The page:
Thursday, April 03, 2014

Rich Miano steps down as Kaiser coach

After two seasons, and lifting his alma mater to a state title, the Rich Miano era at Kaiser is done.

Sources confirmed Wednesday night that Miano has resigned as football coach, just months after guiding the Cougars to the Division II state championship.

Miano sent an email to his coaching staff, parents and players. He pointed to his new job (as a stevedore) and a desire to simplify his life as two reasons for stepping down. 

Miano's team went 19-4 in two seasons, including 12-1 last fall. Kaiser defeated Kauai 17-7 in the D-II final.

His short stint produced an immense display of talent, some of it homegrown and some of it coming from transfers. That led to some controversy, particularly from programs that lost football players to Kaiser.

Miano played 11 seasons in the NFL after an unusual, but successful ascension as a younger player. He was a standout defensive back at Kaiser, helping the team win the Prep Bowl in 1979. He walked on at the University of Hawaii and became a starter and All-WAC selection in 1983 and '84.

*** 5/1/14

Cameron Higgins is the new head football coach at Kaiser High School.

Sources confirmed that Higgins has been selected to succeed Rich Miano, who stepped down after two seasons.

Miano's teams went 20-4 in those two years, winning the Division II state title in 2013. Higgins, the former Weber State and Saint Louis quarterback, was Miano's offensive coordinator.

*** [9/3/14]

No matter the official title, Rich Miano sees himself as a coach, a builder of teams, a consolidator of support. This is as true today for the safety manager for Horizon Lines as it was when he was an assistant under June Jones and Greg McMackin. He also hopes to bring these elements to television, as he teams up with Robert Kekaula to broadcast UH football games on OC-16.

For a passionate supporter and occasional critic of the program, providing color commentary for his alma mater is a challenge that is both welcome and difficult.

“I knew this job was dangerous, so to speak,” Miano says. “But as I told Dan Schmidt (OC Sports’ general manager and executive producer), I only know how to be professional.”

That professionalism will be watched carefully.

UH has the right of refusal, allowing the school to choose who will broadcast its games. Miano got the OK from athletic director Ben Jay and head football coach Norm Chow, but that doesn’t make the job easier for the 11-year NFL veteran.

The decision to take the job was an easy one. Miano has known Kekaula for years and was eager to work with the affable broadcaster. The only issue was the status of his friend and mentor Dick Tomey, whose position he is filling. But that wasn’t actually an issue because the former UH and Arizona head coach is retired, traveling and enjoying time with the grandkids. Tomey will likely continue working with OC-16 in a lesser role.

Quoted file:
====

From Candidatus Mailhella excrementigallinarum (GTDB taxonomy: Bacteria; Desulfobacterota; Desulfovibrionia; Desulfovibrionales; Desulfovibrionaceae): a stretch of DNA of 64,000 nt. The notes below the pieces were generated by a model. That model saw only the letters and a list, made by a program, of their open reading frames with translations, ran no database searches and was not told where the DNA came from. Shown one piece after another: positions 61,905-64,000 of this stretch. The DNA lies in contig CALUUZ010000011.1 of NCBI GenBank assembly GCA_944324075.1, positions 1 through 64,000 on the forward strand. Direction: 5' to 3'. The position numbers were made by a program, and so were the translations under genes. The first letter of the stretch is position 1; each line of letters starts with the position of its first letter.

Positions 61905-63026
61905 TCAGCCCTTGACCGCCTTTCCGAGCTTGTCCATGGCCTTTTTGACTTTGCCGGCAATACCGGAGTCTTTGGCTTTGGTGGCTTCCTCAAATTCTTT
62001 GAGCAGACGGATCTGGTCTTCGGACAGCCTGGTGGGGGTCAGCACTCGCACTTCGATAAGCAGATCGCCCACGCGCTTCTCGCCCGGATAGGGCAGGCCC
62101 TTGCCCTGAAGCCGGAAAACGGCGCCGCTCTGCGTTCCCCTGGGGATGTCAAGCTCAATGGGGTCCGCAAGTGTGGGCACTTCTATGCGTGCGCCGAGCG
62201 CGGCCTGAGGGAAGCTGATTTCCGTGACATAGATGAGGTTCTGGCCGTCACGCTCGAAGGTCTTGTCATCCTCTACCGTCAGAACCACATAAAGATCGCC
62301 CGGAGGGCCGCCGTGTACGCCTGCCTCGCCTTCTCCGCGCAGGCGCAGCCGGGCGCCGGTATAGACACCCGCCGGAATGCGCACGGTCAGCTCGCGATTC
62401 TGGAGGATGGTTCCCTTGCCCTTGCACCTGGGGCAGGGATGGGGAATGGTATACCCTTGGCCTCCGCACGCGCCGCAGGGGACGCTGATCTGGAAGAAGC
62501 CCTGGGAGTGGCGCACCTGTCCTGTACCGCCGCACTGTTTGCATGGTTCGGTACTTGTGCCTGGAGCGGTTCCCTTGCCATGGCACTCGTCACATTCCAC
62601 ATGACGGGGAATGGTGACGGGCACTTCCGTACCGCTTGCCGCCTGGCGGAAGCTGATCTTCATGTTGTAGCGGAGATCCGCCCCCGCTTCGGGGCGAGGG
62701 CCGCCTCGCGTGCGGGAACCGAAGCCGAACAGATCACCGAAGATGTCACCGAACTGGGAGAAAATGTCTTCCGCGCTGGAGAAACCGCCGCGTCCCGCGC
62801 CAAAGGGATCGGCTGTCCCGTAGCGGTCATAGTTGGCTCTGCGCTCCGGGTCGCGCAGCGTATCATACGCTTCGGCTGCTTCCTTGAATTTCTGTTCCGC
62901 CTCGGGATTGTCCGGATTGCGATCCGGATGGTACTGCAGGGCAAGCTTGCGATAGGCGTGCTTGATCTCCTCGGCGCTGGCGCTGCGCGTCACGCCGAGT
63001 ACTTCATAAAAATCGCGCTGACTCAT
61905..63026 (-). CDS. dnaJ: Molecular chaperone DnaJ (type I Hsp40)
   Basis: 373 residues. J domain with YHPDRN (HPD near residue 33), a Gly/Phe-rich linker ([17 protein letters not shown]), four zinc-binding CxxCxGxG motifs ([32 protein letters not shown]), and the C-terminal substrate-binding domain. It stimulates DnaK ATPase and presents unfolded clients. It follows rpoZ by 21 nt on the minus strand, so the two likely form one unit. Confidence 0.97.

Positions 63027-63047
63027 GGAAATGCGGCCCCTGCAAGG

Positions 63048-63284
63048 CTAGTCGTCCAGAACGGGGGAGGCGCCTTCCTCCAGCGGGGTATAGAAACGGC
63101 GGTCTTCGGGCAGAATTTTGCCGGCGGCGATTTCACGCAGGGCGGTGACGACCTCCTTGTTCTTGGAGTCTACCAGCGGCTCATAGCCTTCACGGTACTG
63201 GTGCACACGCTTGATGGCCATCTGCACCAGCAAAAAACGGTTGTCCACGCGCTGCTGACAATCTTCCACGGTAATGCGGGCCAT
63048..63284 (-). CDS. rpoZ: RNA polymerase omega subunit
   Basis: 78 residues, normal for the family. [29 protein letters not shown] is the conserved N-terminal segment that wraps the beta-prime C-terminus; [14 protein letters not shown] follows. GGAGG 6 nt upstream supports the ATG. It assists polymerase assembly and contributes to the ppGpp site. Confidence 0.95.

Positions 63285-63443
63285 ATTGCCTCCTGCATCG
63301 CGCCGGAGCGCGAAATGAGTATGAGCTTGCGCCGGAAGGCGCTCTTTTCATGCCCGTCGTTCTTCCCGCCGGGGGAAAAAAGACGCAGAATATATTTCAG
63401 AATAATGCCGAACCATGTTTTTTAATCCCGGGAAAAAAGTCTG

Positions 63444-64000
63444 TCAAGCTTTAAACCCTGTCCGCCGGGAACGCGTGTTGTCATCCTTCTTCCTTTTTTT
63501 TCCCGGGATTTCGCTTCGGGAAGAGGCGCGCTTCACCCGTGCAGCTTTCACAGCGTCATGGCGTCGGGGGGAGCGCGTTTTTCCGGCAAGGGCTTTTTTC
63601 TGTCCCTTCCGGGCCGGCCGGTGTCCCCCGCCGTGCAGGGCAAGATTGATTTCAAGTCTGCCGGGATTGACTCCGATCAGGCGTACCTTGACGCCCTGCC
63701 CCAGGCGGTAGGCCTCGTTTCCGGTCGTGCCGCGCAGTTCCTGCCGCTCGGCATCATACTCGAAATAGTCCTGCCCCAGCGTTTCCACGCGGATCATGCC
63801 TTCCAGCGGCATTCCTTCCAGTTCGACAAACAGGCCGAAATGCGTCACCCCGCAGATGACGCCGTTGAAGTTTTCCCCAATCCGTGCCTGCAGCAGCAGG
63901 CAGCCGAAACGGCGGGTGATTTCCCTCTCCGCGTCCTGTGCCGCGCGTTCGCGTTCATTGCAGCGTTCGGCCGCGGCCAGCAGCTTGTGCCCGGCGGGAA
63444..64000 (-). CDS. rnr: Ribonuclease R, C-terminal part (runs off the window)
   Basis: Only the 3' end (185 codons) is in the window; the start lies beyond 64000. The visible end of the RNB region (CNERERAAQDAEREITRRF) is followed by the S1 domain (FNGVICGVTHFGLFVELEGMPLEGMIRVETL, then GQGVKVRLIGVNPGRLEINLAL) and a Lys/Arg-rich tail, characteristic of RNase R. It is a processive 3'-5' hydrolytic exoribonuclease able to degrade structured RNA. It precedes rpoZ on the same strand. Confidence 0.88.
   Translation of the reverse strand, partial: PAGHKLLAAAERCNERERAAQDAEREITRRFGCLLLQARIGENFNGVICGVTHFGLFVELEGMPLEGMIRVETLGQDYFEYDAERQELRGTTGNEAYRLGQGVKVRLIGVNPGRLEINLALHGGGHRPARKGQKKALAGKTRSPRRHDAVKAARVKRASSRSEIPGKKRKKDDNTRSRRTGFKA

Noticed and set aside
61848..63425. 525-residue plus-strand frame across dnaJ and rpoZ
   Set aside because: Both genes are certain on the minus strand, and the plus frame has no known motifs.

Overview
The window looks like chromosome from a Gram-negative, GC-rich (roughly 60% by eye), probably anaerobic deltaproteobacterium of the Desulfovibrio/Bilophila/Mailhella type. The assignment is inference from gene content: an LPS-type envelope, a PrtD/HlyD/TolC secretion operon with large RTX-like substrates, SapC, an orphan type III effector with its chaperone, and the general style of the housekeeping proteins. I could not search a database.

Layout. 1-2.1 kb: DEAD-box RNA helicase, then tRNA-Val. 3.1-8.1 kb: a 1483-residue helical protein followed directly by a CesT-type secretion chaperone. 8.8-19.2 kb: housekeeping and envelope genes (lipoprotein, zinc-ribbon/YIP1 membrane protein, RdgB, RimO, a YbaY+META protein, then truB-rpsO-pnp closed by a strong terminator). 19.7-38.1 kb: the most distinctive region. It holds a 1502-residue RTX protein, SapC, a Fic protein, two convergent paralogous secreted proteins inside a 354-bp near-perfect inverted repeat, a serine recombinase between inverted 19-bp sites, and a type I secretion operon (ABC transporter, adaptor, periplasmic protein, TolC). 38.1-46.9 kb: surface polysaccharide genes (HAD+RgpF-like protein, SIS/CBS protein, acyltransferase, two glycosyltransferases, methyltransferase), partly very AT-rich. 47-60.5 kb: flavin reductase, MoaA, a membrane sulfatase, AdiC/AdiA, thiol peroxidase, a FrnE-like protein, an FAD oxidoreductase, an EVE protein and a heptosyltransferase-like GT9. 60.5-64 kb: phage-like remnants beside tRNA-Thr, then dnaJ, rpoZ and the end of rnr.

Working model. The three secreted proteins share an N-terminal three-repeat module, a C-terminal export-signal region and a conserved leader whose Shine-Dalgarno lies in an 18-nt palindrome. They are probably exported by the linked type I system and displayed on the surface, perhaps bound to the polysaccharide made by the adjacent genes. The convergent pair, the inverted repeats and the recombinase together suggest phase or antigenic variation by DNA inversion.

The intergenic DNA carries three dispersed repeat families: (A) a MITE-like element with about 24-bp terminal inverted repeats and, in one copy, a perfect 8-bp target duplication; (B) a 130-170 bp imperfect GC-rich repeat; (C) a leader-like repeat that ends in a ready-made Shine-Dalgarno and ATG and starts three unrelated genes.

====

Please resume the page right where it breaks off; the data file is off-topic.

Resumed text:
*** 10/29/14

After months of discussion, the OIA has decided to institute a rule forcing many transfers to sit out from their sport for a year.

League principals approved the rule, which kicks in for the 2015-16 academic year, by an 18-0 vote.

OIA executive director Raymond Fujino said the new rule comes with an appeals process. In a case where a family moves to a new district out of necessity, an appeal could be heard.

The new rule will require a student-athlete to sit out one calendar year in any sport he or she previously played at the varsity level. For the most part, though, the new rule is in effect because of transfers in football.

Transfering has become a growing concern in high school football in recent years, most prominently at Kaiser and Mililani. The hiring of former University of Hawaii assistant coach Rich Miano spurred an influx of football transfers during his two seasons at Kaiser. Miano said openly that he and his staff would do their best to "recruit" football players to the program, which had been struggling in Division II.

Mililani was also drawing a large number of transfers during that time, though coach Rod York never uttered the "R" word. York, another former UH player, insisted that he never reached out to players or parents to lure them to Mililani.

With those two programs rolling up victories and collecting more talent, administrators began to ratchet up discussions about changing the transfer rule.

Miano left the job after last season, and the chatter around a rule change seemed to simmer down. However, things heated up again when a Kauai student-athlete left that campus during the preseason to transfer to Kaiser, where Cameron Higgins is now the head coach.



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